It is second nature to simply flip a switch to turn the lights on. But getting the electricity that lights your home or business to you is more complex. There are three main stages of delivering energy to our customers: generation, transmission and distribution. Throughout this blog, use the graphic above to follow how electricity travels to you. 


At DTE Energy, we generate electricity in nuclear, natural gas and coal power plants; on wind turbine farms; through solar arrays and more. Because these generation stations are sometimes located far from the communities we serve, electricity must travel long distances to reach customers.  

After power is generated, we prepare it to make the journey to homes and businesses. We do that by sending the electrical power through transformers to increase its voltage (the force that pushes electrical power through wires). Electricity naturally loses some of its energy as it travels along the power lines, so raising the voltage is important to ensuring the right amount of power is delivered to our customers. 


Next, the high-voltage electric power leaves the generation station and travels along very tall power lines called transmission lines. These lines are built high in the sky to keep them away from trees and people, since the high voltage lines can cause fatal injuries if contact is made. The power will continue to move along transmission lines until it reaches a station.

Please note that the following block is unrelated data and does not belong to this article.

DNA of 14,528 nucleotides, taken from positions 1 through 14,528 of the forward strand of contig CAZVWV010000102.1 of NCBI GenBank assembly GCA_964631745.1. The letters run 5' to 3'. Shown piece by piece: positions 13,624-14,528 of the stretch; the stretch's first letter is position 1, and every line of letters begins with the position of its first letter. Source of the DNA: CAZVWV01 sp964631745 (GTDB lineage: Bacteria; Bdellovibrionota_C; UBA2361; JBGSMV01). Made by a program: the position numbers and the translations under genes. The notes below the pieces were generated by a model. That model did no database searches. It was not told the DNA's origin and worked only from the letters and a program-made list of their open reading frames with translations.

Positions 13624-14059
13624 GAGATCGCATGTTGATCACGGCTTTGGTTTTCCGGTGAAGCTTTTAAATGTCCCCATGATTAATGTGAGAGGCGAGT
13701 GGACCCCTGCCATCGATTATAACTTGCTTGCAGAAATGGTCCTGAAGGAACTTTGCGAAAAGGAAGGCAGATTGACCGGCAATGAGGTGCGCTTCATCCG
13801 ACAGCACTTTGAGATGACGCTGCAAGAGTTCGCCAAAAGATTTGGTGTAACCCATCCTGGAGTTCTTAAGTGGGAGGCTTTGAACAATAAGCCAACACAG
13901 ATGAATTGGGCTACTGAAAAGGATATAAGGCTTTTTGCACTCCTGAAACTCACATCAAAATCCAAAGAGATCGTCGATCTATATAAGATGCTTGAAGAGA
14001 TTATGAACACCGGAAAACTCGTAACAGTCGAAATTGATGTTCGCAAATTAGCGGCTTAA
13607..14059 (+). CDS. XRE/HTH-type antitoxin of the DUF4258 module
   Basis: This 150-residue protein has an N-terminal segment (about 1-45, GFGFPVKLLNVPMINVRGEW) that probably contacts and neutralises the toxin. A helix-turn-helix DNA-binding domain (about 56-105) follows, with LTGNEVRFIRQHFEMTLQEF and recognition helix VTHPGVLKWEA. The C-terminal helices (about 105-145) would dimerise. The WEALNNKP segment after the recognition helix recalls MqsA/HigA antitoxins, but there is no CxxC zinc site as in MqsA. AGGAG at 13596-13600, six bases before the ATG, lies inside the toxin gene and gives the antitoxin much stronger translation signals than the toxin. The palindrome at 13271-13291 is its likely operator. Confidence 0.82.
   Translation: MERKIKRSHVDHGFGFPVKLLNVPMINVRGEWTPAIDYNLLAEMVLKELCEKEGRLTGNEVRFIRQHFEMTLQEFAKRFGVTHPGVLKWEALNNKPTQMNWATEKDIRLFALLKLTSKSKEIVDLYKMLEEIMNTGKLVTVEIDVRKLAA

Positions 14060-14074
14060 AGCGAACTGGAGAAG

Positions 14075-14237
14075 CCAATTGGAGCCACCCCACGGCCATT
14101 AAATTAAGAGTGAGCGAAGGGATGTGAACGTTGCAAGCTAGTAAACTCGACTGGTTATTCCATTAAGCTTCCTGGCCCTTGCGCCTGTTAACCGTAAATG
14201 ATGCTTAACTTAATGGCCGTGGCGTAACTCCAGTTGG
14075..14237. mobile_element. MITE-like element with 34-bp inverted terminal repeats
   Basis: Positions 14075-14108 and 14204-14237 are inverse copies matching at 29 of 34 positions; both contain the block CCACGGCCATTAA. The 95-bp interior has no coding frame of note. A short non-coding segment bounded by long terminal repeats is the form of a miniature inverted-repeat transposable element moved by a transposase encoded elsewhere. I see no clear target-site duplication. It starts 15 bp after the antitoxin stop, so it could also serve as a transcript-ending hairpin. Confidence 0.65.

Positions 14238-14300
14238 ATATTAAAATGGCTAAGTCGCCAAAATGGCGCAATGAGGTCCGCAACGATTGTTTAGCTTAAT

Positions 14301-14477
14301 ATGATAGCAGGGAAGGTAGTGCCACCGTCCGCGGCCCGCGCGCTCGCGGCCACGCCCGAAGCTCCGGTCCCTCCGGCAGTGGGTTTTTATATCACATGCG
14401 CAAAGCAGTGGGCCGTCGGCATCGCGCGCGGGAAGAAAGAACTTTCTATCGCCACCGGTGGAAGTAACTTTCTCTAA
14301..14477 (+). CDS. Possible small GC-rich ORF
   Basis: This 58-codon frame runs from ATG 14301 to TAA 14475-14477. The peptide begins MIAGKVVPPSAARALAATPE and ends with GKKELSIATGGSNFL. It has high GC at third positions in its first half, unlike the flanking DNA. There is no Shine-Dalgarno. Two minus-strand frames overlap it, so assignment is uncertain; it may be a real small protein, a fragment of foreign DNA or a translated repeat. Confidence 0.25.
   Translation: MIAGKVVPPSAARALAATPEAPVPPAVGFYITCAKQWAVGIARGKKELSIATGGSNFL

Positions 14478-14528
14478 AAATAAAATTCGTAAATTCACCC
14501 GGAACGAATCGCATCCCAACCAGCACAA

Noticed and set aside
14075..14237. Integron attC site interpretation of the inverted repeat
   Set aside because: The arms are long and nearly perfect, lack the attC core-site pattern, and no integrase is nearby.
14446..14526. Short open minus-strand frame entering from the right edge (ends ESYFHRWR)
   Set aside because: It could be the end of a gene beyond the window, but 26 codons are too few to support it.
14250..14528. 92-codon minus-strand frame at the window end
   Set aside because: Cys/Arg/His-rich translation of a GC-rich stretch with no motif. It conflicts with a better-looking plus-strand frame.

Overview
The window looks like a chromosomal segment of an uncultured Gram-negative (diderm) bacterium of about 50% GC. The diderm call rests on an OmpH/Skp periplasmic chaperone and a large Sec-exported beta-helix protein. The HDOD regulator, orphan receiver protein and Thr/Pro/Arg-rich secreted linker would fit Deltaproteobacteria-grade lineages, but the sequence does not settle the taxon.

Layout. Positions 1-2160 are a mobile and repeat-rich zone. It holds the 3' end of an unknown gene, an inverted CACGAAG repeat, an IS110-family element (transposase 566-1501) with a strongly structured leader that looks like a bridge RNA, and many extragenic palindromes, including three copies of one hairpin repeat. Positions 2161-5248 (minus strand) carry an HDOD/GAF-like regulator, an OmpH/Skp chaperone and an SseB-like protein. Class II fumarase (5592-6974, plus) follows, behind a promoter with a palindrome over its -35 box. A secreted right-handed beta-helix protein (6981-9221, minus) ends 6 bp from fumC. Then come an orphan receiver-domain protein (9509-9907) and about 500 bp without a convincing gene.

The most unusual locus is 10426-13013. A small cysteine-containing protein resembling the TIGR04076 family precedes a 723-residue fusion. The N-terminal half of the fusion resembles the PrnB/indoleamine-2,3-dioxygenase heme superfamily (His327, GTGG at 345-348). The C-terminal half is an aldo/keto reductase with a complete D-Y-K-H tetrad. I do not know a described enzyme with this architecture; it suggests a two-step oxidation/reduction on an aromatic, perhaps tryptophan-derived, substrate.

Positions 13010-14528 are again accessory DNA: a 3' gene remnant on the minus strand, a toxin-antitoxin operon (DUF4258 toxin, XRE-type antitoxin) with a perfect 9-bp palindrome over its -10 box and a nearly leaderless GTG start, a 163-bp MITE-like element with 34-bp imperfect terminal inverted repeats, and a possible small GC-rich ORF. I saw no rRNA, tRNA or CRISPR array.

Transmission lines towers along a freeway.


Stations contain a collection of wires and electrical equipment that either increase or decrease power’s voltage. In the case of the graphic above, the station decreases the voltage to medium voltage. The power then leaves the station on tall power lines called sub-transmission lines. These lines continue carrying power toward your neighborhood at medium voltages. 


When the electric power gets close to your neighborhood, it must be prepared to safely be delivered to you. This happens at a substation. 


The power enters the substation, which looks similar to a station. Substations are essential sets of equipment that transfer power from the grid to a voltage level your home or business can use. A transformer is used to decrease the power to low voltages. The power then leaves the substation on shorter power lines called distribution lines. The distribution lines are the utility poles and wires you see strung along roadways in your local community. 

Distribution lines along a road in Sanilac County.

Once power reaches its destination, the voltage is lowered one last time by a transformer connected to the utility pole and is delivered right to your home or business. 


Power is created at generation plants — it is then increased to a high voltage and leaves the plants. The power travels along transmission lines to a station, where it is lowered to medium voltage. From there, power travels on DTE’s sub-transmission lines to a substation. There, the voltage is lowered again to a level safe for homes and businesses. Finally, the power travels along distribution lines to your community. The power’s voltage is lowered a final time by a transformer attached to the power lines. The electricity is then safely delivered directly to your home or business.  


Our team is constantly working to improve our infrastructure to ensure our power distribution system is efficient and runs smoothly. Our improvement work will help increase reliability in your neighborhood, so when you flip a switch, you can rest assured your lights will turn on.